About Noisette Roses
By Steve Jones

A common rose trivia question is to name the only rose class that originated in the US. The answer is the noisettes around 1811. An American rose with a French class name. John Champneys was from South Carolina and liked to tinker with hybridizing. Allegedly he crossed the musk rose, Rosa moschata with a china, possibly Old Blush. From this he got a repeat blooming climber with clusters of pom-pom like blooms that was named Champneys' Pink Cluster. He soon lost interest in the rose, but a gentlemen (a friend or worker at his plantation) named Noisette sent seeds of this rose to his brother Philip in France. Philip bred several roses from the seedlings of Pink Cluster and the new roses caused quite a stir. They honored him by naming the class noisettes. 

The noisette roses were cross-bred with tea roses creating the tea-noisettes, a climbing plant with larger blooms. Due to the weight of the blooms, they tend to nod from the stem. Noisettes are not winter hardy, and grow vigorously in the southern US. They are generally climbers to 12 feet, have good repeat bloom, especially in the fall, are and disease resistant. 

Some of my favorite noisettes:

'Aimée Vibert' (1828)  A large growing plant with huge clusters of pom-pom white blooms. Took 3 years to bloom, but now blooms most of the season. Gives a great flush of blooms in the fall.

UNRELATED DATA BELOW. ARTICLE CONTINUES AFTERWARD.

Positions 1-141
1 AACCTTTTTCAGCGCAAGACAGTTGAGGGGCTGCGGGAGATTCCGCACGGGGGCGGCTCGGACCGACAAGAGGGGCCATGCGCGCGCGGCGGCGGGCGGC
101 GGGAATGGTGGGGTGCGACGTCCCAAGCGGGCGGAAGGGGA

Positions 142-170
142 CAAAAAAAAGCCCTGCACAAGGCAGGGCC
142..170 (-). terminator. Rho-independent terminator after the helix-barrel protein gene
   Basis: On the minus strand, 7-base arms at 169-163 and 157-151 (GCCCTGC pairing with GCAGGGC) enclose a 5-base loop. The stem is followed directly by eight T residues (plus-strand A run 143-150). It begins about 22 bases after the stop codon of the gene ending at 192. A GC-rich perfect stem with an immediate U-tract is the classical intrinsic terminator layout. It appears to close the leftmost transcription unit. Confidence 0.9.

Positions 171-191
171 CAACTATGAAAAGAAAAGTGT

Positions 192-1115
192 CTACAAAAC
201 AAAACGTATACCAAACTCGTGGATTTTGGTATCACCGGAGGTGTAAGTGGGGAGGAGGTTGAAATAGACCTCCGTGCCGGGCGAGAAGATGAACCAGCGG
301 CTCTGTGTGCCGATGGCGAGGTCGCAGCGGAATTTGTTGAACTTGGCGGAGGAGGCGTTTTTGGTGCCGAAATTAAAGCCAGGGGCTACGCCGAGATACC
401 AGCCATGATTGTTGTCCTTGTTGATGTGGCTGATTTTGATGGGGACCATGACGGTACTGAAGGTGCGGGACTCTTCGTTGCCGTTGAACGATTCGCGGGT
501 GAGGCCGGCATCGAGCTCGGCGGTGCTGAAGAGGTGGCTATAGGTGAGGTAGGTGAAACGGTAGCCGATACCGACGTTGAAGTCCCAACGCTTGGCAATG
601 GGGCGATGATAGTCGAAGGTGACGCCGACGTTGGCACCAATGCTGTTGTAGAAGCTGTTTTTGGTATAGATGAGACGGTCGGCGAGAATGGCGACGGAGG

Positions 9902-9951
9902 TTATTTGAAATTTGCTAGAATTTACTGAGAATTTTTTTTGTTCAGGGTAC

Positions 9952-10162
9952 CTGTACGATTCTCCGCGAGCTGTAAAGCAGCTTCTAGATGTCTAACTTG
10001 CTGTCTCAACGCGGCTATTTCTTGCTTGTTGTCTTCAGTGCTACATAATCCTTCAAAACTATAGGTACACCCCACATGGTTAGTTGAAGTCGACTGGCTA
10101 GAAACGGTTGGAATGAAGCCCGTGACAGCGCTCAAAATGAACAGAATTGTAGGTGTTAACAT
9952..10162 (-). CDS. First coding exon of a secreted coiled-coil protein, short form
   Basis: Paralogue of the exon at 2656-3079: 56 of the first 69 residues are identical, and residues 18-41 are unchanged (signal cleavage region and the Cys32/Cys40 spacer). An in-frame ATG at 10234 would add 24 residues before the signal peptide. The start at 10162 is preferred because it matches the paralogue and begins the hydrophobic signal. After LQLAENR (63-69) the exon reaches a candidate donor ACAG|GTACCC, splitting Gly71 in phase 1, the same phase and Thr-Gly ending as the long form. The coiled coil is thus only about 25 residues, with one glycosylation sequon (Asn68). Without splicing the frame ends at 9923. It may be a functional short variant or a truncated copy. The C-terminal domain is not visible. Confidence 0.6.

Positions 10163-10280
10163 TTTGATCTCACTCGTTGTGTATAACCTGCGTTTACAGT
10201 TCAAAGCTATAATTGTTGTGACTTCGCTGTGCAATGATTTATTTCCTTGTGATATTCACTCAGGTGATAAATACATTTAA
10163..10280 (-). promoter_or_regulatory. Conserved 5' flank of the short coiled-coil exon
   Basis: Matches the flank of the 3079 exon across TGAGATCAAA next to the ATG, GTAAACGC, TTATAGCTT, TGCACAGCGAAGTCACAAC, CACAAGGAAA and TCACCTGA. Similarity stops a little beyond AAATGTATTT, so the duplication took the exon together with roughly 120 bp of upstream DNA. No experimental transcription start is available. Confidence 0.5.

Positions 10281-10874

Alister Stella Gray (1894)  An excellent member of the noisette rose family that should be better known. One of the shorter noisettes, the loosely full blooms are medium to light yellow. Has an excellent fragrance.

Blush Noisette (1817)  One of the first of the French bred noisette roses and still one of the best. The soft pink blooms come in clusters and have a nice perfume.

'Céline Forestier' (1858)  One of my personal favorite tea-noisettes. I love the mostly yellow, very full, strongly fragrant blooms that tend to nod due to the weight of the blooms. People often think the blooms from this rose are English roses. Grows to 12 foot in my yard.

Jeanne d'Arc (1848)  Janice Goetze, a member of our society turned me onto this wonderful noisette. Grows to about 10 feet, the semi-double white blooms are produced in small clusters. Has an excellent display of hips in the winter.

Lamarque (1830)  One of the best tea-noisettes. This 15-foot plant produces large, full, white blooms with a touch of yellow in the center during cooler weather.

'Mme Alfred Carrière' (1879)  Probably the best of all the noisettes. This plant is more shrub-like, growing to 8 feet, more if trained as a climber. The plant never seems to be out of bloom. The loosely double light pink blooms have a great fragrance. I highly recommend this rose.

Narrow Water (1883)  This noisette is said to be a sport of Nastarana. It is a much taller growing plant with medium to deep pink blooms. 

Nastarana (1879)  Another "short" member of this family, to 8 feet. The blooms are more musk like than noisette. Mostly white, single-petalled small blooms that come in clusters. 

'Rêve d'Or' (1869)  The first noisette to bloom in my yard. Full, large buttercream blooms on a 12-foot plant.

Originally published in "Rose Ecstasy," bulletin of the Santa Clarita Valley Rose Society, Kitty Belendez, Editor.


© Copyright Steve Jones. All rights reserved.
Updated January 3, 2016

'Blush Noisette'
'Alister Stella Gray'
'Céline Forestier'
'Jeanne d'Arc'
'Mme Alfred Carrière'
'Aimée Vibert'
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